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Holding the Line

Selected Essays in American Literature and Culture

Clive Bush

This book comprises a selection of interdisciplinary essays in American literature and culture written by Clive Bush over some forty years. They fall into four sections: Classic American Literature; Literary and Cultural Modernism; Literature and Politics; and American Cultural Studies. The topics range from literature to architecture, from the history of linguistics to analyses of the commodity culture, from poetry to film. The essays themselves extend from American linguistics to Beat literature. There is, however, an identifiable series of common themes and perspectives throughout. The first is the question of the relation of discourse itself to the practices of power: personal, social and political. The second is the attention paid to the particular and general historical context in which both texts and quasi-texts are situated. The third is that a European perspective, making use of comparative texts, has been used throughout. The author demonstrates a commitment both to close reading and to the value judgement in the reading of texts.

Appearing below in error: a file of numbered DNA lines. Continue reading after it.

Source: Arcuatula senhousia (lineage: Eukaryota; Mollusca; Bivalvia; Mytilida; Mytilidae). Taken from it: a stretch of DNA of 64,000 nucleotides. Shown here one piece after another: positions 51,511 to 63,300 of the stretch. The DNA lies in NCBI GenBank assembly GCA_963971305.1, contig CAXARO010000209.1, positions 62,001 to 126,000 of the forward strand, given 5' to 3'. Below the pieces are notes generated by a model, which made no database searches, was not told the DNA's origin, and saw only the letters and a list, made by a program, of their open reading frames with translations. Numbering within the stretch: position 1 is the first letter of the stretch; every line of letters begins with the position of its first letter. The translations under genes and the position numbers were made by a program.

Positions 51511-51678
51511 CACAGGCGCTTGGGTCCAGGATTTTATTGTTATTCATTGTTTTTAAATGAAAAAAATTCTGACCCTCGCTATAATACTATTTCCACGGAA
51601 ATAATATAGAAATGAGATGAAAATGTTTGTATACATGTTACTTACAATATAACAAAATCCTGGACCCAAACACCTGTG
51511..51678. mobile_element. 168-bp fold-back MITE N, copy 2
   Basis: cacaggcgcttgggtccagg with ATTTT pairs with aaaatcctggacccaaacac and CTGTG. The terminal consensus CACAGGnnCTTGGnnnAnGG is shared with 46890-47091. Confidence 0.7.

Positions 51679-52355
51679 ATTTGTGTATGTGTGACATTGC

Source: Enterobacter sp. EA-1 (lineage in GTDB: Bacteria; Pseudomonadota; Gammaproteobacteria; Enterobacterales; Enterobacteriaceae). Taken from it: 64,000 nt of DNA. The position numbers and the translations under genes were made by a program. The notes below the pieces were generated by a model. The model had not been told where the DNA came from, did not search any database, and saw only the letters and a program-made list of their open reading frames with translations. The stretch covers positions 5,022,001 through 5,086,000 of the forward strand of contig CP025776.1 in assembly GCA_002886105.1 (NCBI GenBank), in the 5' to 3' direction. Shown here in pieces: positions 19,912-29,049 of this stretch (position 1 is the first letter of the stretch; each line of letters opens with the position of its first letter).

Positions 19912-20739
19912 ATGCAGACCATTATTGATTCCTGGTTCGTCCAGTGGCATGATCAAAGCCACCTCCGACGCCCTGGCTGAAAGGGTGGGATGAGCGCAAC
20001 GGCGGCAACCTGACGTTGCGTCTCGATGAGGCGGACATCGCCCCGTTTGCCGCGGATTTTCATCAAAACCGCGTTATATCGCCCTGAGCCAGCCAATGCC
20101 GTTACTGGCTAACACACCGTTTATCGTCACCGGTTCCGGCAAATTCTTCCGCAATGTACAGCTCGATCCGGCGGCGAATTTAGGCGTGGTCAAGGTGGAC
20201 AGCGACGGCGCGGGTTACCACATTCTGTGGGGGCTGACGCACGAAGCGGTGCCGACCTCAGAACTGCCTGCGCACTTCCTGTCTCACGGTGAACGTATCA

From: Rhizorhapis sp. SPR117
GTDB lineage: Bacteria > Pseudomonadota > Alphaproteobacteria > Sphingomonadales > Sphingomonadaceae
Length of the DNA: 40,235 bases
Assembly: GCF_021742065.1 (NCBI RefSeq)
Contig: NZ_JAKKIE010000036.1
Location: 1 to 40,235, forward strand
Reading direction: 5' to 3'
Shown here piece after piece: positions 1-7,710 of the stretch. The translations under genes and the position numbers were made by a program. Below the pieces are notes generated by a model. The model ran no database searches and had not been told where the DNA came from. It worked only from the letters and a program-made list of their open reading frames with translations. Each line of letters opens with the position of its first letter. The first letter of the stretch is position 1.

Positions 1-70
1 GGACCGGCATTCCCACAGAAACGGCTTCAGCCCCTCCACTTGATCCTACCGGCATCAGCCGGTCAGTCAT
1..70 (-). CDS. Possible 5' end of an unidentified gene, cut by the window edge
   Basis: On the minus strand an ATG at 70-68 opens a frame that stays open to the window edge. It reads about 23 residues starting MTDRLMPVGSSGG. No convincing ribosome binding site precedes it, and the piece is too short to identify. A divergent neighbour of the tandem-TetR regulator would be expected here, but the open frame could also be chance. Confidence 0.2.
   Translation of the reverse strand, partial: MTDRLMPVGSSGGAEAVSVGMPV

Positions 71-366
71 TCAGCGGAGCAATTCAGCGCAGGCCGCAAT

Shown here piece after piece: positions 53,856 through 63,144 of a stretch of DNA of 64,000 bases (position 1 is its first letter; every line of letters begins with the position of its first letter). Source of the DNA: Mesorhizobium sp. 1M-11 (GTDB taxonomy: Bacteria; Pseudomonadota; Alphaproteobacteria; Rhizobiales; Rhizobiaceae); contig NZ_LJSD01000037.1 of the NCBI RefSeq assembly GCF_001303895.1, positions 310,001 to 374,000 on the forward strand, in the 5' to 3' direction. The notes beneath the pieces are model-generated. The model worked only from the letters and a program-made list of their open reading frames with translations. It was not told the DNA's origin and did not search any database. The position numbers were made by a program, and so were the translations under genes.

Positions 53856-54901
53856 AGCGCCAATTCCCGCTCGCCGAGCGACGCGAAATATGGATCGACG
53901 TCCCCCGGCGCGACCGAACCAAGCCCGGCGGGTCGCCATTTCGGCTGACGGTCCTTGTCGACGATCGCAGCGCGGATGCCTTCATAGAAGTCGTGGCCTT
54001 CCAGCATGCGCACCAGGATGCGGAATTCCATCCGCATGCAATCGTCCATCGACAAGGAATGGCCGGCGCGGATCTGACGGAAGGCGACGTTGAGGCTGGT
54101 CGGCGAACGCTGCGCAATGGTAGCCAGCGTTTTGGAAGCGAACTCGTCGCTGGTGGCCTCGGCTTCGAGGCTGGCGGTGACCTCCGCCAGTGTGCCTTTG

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The Century’s Midnight

Dissenting European and American Writers in the Era of the Second World War

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Clive Bush

The Century’s Midnight is an exploration of the literary and political relationships between a number of ideologically sophisticated American and European writers during a mid-twentieth century dominated by the Second World War. Clive Bush offers an account of an intelligent and diverse community of people of good will, transcending national, ideological and cultural barriers. Although structured around five central figures – the novelist Victor Serge, the editors Dwight Macdonald and Dorothy Norman, the cultural critic Lewis Mumford and the poet Muriel Rukeyser – the book examines a wealth of European and American writers including Hannah Arendt, Simone de Beauvoir, Walter Benjamin, John Dos Passos, André Gide, Henry Miller, Anaïs Nin, George Orwell, Boris Pilniak, Albert Camus, Jean-Paul Sartre, Ignacio Silone and Richard Wright.
The book’s central theme relates politics and literature to time and narrative. The author argues that knowledge of the writers of this period is of inestimable value in attempting to understand our contemporary world.